My trouble with irony

One of my jobs recently has been to develop an application whose backend is to be PostgreSQL. However, as a backend I've been developing with MySQL. The idea is that they both use SQL and anything I do on MySQL (msql) should work on PostgreSQL (psql). How misguided can I be!

In an attempt to prevent problems in the future I have been trying to get psql setup on my Linux server. Yesterday I finally gave up. Nothing on Linux is for the feint-hearted but psql just isn't worth the stress. My problem has not been the installation, which Red Hat takes care of quite well. Rather it's allowing other machines to connect to psql. Apparently, it's just a case of supplying an extra argument to the startup scripts. I've tried everything but to no avail.

What made me laugh was when I tried to search their site to see if anybody had had this problem solved for them. Their server suffered the exact same problem. Apparently they had a fire that day. This was about the point where I thought sod this, msql is so much easier.

Now to my problem. Was what happened ironic? I have problems with the concept of irony and try not to use the word as much as I can. What I do know is what is not ironic and I constantly remind people when they use the term out of place. Hence I have to be careful when using it myself around the same people so that they can't catch me out as well. Would that be ironic? I just don't know...


    • avatar
    • Tom Quinn
    • Mon 10 Feb 2003 05:52

    Jake, I know something that certainly isn't ironic {Link}

    • avatar
    • spuggy
    • Thu 2 Oct 2003 07:11

    I like linux don't get me wrong, but there is some truth in -

    "linux is free if your time is worthless"

  1. Yes, that qualifies as irony.

    Spuggy, life is what we make it, and we get out of something what we put into it. Some people get more out of puzzling through a linux install on their own time than the straight dollar value of the time spent. Just look at what Jake has learned so far.

    By the measure you quoted, Windows costs a lot more than linux because of the time spent patching it on top of the user license fee. :-)

    • avatar
    • spuggy
    • Thu 2 Oct 2003 12:34


    "Some people get more out of puzzling through a linux install on their own time than the straight dollar value of the time spent. Just look at what Jake has learned so far. "

    Have just installed and configured tomcat through apache in linux 9 .. I'm with you brother. If only the servlets would work.

    its just that vi is always such a shock ..... ;-)

    I fancy that Alanis Morrisette ....

    • avatar
    • Jerry Carter
    • Mon 10 Feb 2003 12:38

    Yeah - Tomcat with servlets is a bit of a challenge. I had to go through a number of resources and by the time I did get it working, I was burnt out on it.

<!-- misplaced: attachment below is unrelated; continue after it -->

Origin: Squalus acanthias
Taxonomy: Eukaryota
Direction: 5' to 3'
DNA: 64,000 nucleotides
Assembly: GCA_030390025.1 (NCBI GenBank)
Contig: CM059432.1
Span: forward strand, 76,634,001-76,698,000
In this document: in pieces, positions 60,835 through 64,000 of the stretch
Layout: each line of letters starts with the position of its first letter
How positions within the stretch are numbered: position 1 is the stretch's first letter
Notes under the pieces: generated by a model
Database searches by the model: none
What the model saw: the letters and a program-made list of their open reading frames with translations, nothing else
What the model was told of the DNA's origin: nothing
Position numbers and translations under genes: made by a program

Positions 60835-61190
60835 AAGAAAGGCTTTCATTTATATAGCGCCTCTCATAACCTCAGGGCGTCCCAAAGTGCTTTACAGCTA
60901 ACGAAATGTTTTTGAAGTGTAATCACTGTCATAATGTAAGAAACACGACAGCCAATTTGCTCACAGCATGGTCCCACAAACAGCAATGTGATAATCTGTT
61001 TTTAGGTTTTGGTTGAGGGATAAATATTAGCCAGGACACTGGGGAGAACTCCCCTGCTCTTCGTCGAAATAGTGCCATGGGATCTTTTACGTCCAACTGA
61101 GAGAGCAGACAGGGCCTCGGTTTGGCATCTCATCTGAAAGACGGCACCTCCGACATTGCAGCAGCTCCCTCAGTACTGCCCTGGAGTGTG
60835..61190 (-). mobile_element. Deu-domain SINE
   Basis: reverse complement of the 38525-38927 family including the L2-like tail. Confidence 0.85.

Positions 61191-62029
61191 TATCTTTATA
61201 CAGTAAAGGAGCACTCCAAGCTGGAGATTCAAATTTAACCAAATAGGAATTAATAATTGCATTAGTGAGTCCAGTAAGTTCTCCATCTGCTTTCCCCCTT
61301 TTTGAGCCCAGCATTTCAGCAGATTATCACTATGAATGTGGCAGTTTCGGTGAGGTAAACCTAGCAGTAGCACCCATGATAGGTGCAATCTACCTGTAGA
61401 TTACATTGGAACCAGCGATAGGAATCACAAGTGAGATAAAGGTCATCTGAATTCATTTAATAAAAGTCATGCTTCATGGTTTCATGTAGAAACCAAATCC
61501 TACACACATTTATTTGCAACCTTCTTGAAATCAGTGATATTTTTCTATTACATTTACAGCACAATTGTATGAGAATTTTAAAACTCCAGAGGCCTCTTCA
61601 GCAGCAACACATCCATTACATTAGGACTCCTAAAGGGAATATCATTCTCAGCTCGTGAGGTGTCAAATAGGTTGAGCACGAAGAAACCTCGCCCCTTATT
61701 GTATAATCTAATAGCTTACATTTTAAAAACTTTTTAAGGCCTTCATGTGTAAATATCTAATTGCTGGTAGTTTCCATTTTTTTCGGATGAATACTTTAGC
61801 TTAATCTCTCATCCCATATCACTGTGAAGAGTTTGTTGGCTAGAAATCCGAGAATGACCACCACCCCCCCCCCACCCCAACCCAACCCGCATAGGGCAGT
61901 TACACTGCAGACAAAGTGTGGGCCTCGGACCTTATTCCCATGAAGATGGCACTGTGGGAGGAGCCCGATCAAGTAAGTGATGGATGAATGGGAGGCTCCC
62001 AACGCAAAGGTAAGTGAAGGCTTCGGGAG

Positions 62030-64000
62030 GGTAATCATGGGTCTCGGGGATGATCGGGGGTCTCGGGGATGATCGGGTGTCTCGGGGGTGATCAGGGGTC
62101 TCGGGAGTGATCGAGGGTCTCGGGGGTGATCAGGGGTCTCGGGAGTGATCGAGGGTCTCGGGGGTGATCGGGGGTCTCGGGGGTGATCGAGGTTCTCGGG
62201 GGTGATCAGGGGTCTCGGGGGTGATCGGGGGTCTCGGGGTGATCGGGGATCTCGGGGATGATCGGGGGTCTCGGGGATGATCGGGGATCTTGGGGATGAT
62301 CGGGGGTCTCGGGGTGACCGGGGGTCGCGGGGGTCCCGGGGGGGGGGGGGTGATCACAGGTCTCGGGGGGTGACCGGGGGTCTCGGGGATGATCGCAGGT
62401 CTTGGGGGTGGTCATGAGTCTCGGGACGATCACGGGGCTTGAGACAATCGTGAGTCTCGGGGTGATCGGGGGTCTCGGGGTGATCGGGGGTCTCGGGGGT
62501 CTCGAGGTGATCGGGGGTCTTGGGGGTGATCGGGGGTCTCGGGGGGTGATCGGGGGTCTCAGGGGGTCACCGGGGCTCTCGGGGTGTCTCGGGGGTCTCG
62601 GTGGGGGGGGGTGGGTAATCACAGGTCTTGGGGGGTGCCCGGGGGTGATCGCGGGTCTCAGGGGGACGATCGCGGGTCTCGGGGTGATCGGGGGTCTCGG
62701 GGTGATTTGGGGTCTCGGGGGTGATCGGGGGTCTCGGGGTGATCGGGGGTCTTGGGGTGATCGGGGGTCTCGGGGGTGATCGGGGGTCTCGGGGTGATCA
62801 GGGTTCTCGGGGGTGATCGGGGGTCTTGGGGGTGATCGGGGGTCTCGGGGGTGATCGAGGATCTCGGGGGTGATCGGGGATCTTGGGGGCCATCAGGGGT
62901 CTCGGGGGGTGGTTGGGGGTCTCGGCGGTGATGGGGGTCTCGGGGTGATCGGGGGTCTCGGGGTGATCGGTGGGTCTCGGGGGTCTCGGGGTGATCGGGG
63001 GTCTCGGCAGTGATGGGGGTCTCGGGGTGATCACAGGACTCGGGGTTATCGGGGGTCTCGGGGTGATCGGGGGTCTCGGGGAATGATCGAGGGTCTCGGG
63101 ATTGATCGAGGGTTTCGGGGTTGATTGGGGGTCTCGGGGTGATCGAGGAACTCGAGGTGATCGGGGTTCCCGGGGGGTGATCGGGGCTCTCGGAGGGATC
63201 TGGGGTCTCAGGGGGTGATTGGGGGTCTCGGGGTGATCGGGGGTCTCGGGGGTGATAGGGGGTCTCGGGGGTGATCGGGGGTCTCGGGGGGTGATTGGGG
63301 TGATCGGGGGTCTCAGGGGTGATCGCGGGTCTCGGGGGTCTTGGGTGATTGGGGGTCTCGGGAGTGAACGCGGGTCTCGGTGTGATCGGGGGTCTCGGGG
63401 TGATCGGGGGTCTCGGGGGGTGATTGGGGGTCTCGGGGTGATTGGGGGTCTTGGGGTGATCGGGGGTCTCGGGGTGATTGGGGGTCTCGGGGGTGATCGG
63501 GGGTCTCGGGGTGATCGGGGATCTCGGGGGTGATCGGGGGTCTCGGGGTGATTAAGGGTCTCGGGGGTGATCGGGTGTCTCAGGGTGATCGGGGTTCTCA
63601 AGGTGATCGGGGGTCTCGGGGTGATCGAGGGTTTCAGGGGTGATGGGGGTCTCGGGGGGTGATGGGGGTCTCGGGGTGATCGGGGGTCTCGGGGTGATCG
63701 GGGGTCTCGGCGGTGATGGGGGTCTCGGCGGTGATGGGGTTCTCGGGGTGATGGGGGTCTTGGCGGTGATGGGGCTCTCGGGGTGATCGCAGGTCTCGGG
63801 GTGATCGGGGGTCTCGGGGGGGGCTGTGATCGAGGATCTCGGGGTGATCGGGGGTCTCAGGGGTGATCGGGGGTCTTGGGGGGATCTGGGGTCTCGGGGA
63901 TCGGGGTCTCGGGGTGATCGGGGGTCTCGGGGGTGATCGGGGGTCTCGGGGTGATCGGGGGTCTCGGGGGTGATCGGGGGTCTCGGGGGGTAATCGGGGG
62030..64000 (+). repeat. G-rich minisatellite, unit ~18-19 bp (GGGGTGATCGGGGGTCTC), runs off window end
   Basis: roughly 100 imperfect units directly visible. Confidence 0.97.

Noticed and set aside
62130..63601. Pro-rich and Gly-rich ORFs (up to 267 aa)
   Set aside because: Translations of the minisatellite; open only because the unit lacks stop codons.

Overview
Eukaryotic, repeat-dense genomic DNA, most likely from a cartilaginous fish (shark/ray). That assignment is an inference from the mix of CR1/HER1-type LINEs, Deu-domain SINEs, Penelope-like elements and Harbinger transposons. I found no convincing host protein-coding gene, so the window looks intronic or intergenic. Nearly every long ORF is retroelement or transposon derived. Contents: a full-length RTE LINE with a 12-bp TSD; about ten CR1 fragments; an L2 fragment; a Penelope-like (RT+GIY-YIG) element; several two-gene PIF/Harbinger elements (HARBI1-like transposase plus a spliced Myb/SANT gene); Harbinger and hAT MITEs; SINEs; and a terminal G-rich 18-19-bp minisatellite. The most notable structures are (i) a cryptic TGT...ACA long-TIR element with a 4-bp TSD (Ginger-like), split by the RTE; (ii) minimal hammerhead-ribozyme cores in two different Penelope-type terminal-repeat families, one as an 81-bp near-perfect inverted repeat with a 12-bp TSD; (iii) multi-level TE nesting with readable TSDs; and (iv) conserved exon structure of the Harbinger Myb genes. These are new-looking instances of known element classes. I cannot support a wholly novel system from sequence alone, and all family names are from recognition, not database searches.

• avatar
    • Heini
    • Mon 10 Feb 2003 16:55

    Hi Jake,

    sorry if you have not had any success but besides the large companies opinion there is no ideal Red Hat or SuSe solution. If you still go further you might notice that it is not a good idea to reinstall OS every six months. Debian is the way to go and although IBM does not understand, this means nothing. Instllation is hard sometimes but if you successfully went through the hard way you will never have it to do again. Tell me of any software that will update itself for 20 years and more. There is none.

    Cheers Heini

    PS: Sorry to say but Red Hat and SuSe have had one of the most terrible TCO I have ever seen. At least if you do not want to go the large business way and buy the cheap stuff stay with Windows or never switch.

  2. The only issue with getting too deep into mysql is that it can get you into bad practices. Postgres is much more like DB2 / Oracle in terms of SQL syntax and functionality (triggers, stored procedures, etc). Just as an example MySQL makes it easy to do "auto_increment" for a table key, it works totally differently in DB2/Oracle/Postgres.

    With regards to items like Stored Procs and Triggers, if you're using mysql you'll write a lot of this stuff in your application layer. This will add to your debugging and maintenance hassles.

    Don't get me wrong though, MySQL has it's uses for web content type stuff, but once you get into big financial / transactional applications there are better solutions out there.

    • avatar
    • Carl Joseph
    • Thu 2 Oct 2003 22:46

    Jake, have you looked into using an abstraction layer for your db? There are quite a few out there. I use adodb {Link} Makes life easier for when you need to change databases.

    • avatar
    • David
    • Fri 3 Oct 2003 03:20

    I don't about irony but I'm still struggling with this phrase....

    <and try not to use the word as much as I can>

    • avatar
    • Jake
    • Mon 10 Mar 2003 03:30

    Thanks guys.

    Carl - Funny that. I was reading about abstraction just last night. Didn't think to apply it to this problem though. Will look in to it some more. Thanks for the link.

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